One of the most common complaints about superhero movies is that the villains often exist just to give the heroes something to punch at the end. Well, Suicide Squad’s “heroes” are all villains, and thankfully, they are not all two-dimensional punching bags.
In case there was any doubt that this exists in the same cinematic universe as Batman V Superman: Dawn Of Justice (BVS), Ben Affleck’s Batman also makes a few appearences, and there’s a handy reminder that Superman is dead at the beginning of the film.
Anyway, following events in BVS, the world now has a a Superman-shaped hole. With the threat of metahumans growing rapidly, Big Bad Government Goon Amanda Waller (Viola Davis) decides that the best way to combat potential metahuman supervillains is by assembling her own special task force of metahuman supervillains and forcing them to obey her orders.
On her list is Will Smith’s deadly Deadshot (shoots people), Margot Robbie’s batty Harley Quinn (bats people), Jay Hernandez’s fiery El Diablo (burns people), Adewale Akinnuoye-Agbaje’s beastly Killer Croc (eats people), Cara Delevingne’s creepy Enchantress (enchants people), and Jai Courtney’s unhinged Captain Boomerang (throws boomerangs at people).
Leading the team is all-American hero and soldier Rick Flag (Joel Kinnaman), accompanied by his “associate”, the katana-wielding, er, Katana (Karen Fukuhara).
Of course, the problem with assembling a group of rogue is the chance that they might, well, go rogue. And so, there’s no surprise when one of them (we won’t say who) decides to rebel and cause a world-threatening event, leaving the rest of the Squaddies to clean up the mess.
The cast does pretty well with what they are given, with Smith and Robbie standing out. Smith’s Deadshot is the level-headed star of the squad, but it is Robbie who really steals the show, with her performance as the unhinged, psychotic former psychiatrist in love with The Joker.
The only problem I have with her character is her purpose in the Squad. Sure, she’s The Joker’s girlfriend, but other than her fearlessly reckless attitude and apparent ability to swing a baseball bat really, really hard, she doesn’t seem to have the skills or powers that would make her an essential addition to the task force. Maybe she’s there to talk the enemies to death?
Speaking of The Joker, while he’s got all those crazy tattoos, that shiny grill and various costumes to make him look the part, this Clown Prince Of Crime is all style and show, but has little substance.
Leto’s flashy and over-the-top performance perfectly conveys the insanity of the character, but it just lacks that extra subtlety and nuance to make his Joker a truly memorable one.
As much as I enjoyed the ride, I kept having a nagging feeling that there was just something missing from Suicide Squad, something that would have made it so much better than just a generic superhero movie.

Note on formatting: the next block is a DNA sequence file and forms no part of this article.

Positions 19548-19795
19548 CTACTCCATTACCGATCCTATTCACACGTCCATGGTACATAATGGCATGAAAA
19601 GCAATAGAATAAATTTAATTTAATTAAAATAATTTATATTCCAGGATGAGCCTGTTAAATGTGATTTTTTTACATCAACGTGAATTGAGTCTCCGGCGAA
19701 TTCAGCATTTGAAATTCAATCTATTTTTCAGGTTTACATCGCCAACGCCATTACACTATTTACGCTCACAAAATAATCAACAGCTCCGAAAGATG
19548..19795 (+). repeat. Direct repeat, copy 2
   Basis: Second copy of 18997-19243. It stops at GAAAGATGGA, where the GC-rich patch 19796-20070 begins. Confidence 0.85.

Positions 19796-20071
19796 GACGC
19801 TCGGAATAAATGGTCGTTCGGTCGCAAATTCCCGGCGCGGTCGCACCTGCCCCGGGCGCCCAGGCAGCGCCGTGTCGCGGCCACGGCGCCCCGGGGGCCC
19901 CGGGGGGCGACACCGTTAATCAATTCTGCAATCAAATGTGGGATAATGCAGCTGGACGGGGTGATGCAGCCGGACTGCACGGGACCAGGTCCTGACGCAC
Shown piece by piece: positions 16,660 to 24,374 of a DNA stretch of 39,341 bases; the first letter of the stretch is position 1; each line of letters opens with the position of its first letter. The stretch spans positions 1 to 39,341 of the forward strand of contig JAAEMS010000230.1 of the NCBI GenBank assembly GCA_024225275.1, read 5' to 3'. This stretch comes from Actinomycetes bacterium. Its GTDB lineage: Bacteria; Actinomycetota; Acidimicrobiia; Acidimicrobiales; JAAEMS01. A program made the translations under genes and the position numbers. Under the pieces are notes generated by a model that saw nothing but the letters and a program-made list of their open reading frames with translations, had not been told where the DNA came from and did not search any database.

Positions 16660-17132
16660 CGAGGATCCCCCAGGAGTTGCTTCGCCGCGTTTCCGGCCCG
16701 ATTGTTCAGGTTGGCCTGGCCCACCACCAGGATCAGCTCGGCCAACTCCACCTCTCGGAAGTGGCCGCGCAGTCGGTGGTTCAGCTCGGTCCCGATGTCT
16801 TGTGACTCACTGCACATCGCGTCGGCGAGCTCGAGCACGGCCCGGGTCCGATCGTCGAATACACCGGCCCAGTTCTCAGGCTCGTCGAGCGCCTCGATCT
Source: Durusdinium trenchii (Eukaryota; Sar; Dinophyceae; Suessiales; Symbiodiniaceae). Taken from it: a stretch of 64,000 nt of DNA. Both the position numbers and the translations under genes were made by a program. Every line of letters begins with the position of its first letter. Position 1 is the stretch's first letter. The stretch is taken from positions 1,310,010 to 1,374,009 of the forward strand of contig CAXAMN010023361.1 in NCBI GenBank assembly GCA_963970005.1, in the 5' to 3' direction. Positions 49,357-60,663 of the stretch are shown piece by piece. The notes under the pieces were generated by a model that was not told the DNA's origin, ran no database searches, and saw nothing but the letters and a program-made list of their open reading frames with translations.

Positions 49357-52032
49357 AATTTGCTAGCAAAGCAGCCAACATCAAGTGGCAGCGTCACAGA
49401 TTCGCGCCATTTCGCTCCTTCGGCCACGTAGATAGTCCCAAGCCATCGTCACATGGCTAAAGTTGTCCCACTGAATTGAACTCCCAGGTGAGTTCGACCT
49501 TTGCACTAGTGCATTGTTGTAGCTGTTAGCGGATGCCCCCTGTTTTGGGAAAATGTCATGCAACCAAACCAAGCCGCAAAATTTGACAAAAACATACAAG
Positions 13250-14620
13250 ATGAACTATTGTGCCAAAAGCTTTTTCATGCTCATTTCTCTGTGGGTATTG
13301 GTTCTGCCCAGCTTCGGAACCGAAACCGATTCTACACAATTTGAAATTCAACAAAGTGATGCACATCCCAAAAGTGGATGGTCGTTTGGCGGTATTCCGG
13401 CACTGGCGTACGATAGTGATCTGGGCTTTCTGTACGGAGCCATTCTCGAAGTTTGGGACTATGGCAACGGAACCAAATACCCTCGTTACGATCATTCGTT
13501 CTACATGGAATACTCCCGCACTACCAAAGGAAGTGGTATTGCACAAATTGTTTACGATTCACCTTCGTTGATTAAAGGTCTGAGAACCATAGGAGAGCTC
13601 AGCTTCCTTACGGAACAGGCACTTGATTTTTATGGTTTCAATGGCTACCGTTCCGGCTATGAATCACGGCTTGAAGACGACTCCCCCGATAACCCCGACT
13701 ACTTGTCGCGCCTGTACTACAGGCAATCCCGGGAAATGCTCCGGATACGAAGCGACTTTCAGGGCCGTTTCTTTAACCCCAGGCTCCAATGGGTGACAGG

And then it hit me – this isn’t a superhero movie, it’s a superVILLAIN movie.
If the movie features a group of supervillains – the “worst of the worst”, according to Amanda Waller – why didn’t we get to see them do really bad things, or let loose to rain evil down on their enemies?
Instead, director David Ayer keeps the leash on them so tight that they are hardly given any chance to display their true colours. I wanted to see them being supervillains, not become heroes, darn it.
Ayer also attempts to get us to symphatise with these villains, and gives them “human sides” that is supposed to turn them into heroes. While some of these – Deadshot, Harley and El Diablo’s, for instance – do help to flesh out the characters a little bit more, it’s quite disappointing that these so-called bad people don’t really get to do the evil things that they are supposedly capable of, or at least give them a chance to bring the pain to their “controllers”.
Then again, if they had done that, Ayer would probably have had to shoot alternate ending for Malaysia alone, like they did for Kabali.
As far as a movie about superheroes and villains goes, this was actually pretty enjoyable, with some decent character development, lots of great banter (Harley gets most of the best lines) and, of course, lots of mindless explosive action.
But it could have been so much more than that.
This was an opportunity to really give supervillains the limelight and turn them into more than just the usual punching bags. Although Harley quips in the movie “We’re bad guys, it’s what we do”, it’s a pity that Ayer didn’t really let them do more of what they do.
Director: David Ayer
Cast: Will Smith, Jared Leto, Margot Robbie, Joel Kinnaman, Viola Davis, Jai Courtney, Jay Hernandez, Adewale Akinnuoye-Agbaje, Ike Barinholtz, Scott Eastwood and Cara Delevingne